Is soil erosion in olive groves as bad as often claimed?

L. Fleskens, L. Stroosnijder

Research output: Contribution to journalArticleAcademicpeer-review

57 Citations (Scopus)

Abstract

Alarming erosion rates have been reported in olive groves on sloping and mountainous land with some regional averages supposedly as high as 40-100 ton ha(-1) yr(-1). These figures are based on empirical models that apply a simple multiplication of adverse environmental factors such as steep slopes, erodible soils and low vegetation cover. We present experimental data from rainfall simulations, runoff plot studies and field assessment of erosion symptoms that challenge the alarmist view. We suggest seven factors be taken into account, to achieve more realistic estimates of erosion: 1) increased surface roughness from tillage increases infiltration; 2) a cover of rock fragments protects the soil and reduces the slope effect on erosion; 3) grove undergrowth reduces sediment losses; 4) slope irregularities created by long term erosion allow runoff to infiltrate locally; 5) vegetative strips hamper rill and gully formation; 6) erosion mainly results from infrequent high intensity rainfall events, and 7) upscaling of experimental results leads to overestimation of erosion. These factors act and/or interact at different scales; although each pertains to a certain scale of analysis only and affects erosion processes differently, taken together the factors provide an argument for indicating more precisely when, where and for whom erosion constitutes a problem. A literature review (of various types of assessments) yielded erosion rates with upper and lower limits differing more than a factor of 10 000. In some individual experiments, differences between treatments (tillage versus non-tillage or vegetative strips) were still a hundredfold-frequently to the disadvantage of tillage operations. The results of our own experiments are also presented. In some runoff plots (7.5 x 15 in, previously tilled) the soil loss after cumulative rainfall of 104 mm was 17.3 g m(-2) for non-tilled against 8.5 g m(-2) for tilled conditions (P <0.05); in another runoff plot experiment (10x22 in, previously under a cover crop) tillage initially led to higher soil loss, but differences rapidly disappeared. Field rainfall simulations on soils with plant cover had significantly less soil loss than those without plant cover (recently tilled) (61 g m(-2) versus 218 g m-2, P <0.001); runoff, however, was not significantly different. In consecutive rainfall simulations on soil with or without in situ rock fragments, the runoff, runoff coefficients and p soil loss were significantly lower (P <0.01) in the case with rock fragments. On non-uniform slopes, runoff and soil loss were spatially different, and tillage led to variable responses, depending on location. Combining the findings from our individual experiments, we conclude that tillage applied judiciously in selected locations of a grove might reduce erosion. Localised erosion may still be controlled at field level by vegetative strips. Our results suggest that average soil erosion rates are unlikely to surpass 10 ton ha(-1) yr(-1), which is nevertheless still more than the soil renewal by weathering (about I ton ha(-1) yr(-1)). Any recommendations for improved soil management should ideally be tested at the appropriate scale and should capture the climatic (rainfall) conditions under which they are intended to mitigate soil erosion problems. (c) 2007 Elsevier B.V All rights reserved.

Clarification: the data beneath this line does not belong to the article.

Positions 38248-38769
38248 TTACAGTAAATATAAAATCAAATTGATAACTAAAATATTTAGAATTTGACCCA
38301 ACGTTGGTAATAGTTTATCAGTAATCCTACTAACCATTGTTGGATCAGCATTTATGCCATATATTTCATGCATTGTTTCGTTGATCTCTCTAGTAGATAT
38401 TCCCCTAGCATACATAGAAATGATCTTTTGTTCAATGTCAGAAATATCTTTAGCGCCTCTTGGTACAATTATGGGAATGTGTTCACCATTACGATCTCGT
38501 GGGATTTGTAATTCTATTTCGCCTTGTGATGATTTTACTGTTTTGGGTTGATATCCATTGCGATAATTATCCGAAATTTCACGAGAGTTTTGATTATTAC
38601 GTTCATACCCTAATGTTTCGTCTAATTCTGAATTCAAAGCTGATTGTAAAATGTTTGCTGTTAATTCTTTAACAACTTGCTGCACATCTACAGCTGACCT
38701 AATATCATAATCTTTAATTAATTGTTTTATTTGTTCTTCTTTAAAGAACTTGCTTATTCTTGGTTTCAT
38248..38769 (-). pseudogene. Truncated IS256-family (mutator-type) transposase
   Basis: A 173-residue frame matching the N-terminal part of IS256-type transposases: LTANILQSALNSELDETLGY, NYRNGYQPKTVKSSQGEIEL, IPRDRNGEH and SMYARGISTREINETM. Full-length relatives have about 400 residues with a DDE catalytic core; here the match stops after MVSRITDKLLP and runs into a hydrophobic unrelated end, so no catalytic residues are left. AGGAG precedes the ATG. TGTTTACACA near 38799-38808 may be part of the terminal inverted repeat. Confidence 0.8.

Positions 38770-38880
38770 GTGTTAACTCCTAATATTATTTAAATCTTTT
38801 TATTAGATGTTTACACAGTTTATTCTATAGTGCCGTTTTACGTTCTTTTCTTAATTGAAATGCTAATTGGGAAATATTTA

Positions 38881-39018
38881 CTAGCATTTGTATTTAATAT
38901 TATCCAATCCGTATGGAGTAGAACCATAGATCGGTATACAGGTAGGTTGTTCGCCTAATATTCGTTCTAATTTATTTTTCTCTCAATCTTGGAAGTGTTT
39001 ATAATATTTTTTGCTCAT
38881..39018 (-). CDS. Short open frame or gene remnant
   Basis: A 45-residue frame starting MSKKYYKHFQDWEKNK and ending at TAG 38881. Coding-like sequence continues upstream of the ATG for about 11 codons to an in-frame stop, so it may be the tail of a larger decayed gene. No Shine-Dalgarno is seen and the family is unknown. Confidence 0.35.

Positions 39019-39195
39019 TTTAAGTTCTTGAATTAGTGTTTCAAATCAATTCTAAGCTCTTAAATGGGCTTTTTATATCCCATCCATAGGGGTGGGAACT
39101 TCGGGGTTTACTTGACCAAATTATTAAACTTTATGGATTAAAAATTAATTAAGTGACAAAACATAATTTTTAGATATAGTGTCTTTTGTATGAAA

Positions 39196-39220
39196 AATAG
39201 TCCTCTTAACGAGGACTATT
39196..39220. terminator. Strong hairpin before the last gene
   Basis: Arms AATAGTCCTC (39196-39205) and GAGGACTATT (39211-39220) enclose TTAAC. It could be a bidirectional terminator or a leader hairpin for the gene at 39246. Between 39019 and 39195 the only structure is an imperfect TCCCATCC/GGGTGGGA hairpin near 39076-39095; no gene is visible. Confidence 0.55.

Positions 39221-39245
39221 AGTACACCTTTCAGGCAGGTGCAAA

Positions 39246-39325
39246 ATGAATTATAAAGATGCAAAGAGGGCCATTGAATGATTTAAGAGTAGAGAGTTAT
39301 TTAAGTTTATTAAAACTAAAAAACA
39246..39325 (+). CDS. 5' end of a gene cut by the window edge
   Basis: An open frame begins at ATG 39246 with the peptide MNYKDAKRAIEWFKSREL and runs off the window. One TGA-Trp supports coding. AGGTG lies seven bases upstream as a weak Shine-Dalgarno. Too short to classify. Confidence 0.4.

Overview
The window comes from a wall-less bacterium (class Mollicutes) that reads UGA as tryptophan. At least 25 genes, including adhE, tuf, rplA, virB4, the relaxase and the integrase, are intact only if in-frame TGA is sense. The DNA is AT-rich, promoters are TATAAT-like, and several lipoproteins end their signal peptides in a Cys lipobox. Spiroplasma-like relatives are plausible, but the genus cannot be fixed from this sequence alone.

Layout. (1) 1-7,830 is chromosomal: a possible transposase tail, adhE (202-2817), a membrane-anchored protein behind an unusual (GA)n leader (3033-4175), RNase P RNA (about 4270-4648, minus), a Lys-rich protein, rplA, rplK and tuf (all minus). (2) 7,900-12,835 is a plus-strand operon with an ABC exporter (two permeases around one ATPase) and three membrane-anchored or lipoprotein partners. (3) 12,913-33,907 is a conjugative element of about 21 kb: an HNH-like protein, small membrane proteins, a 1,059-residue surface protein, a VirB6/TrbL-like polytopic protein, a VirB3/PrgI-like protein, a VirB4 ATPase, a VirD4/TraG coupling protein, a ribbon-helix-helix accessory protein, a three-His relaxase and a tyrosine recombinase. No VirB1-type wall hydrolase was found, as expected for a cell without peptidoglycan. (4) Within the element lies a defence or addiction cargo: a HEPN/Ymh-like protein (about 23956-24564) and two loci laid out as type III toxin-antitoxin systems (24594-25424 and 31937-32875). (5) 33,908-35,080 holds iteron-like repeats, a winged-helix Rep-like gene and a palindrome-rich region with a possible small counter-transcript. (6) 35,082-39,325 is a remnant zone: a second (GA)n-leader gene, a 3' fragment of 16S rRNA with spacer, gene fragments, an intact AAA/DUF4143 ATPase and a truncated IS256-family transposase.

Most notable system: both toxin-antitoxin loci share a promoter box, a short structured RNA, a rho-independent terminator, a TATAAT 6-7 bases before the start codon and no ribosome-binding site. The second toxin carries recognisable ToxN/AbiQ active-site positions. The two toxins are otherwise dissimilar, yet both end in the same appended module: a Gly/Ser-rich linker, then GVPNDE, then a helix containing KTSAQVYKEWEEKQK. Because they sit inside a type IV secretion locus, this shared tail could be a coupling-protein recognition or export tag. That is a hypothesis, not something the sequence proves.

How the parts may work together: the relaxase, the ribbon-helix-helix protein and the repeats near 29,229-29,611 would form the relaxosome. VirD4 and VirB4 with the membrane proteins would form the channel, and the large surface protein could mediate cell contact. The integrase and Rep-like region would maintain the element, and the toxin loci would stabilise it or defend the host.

Original languageEnglish
Pages (from-to)260-271
JournalGeoderma
Volume141
Issue number3-4
DOIs
Publication statusPublished - 2007

Keywords

  • rock-fragment cover
  • southern spain
  • land-use
  • hydraulic conductivity
  • management
  • runoff
  • tillage
  • redistribution
  • infiltration
  • simulation

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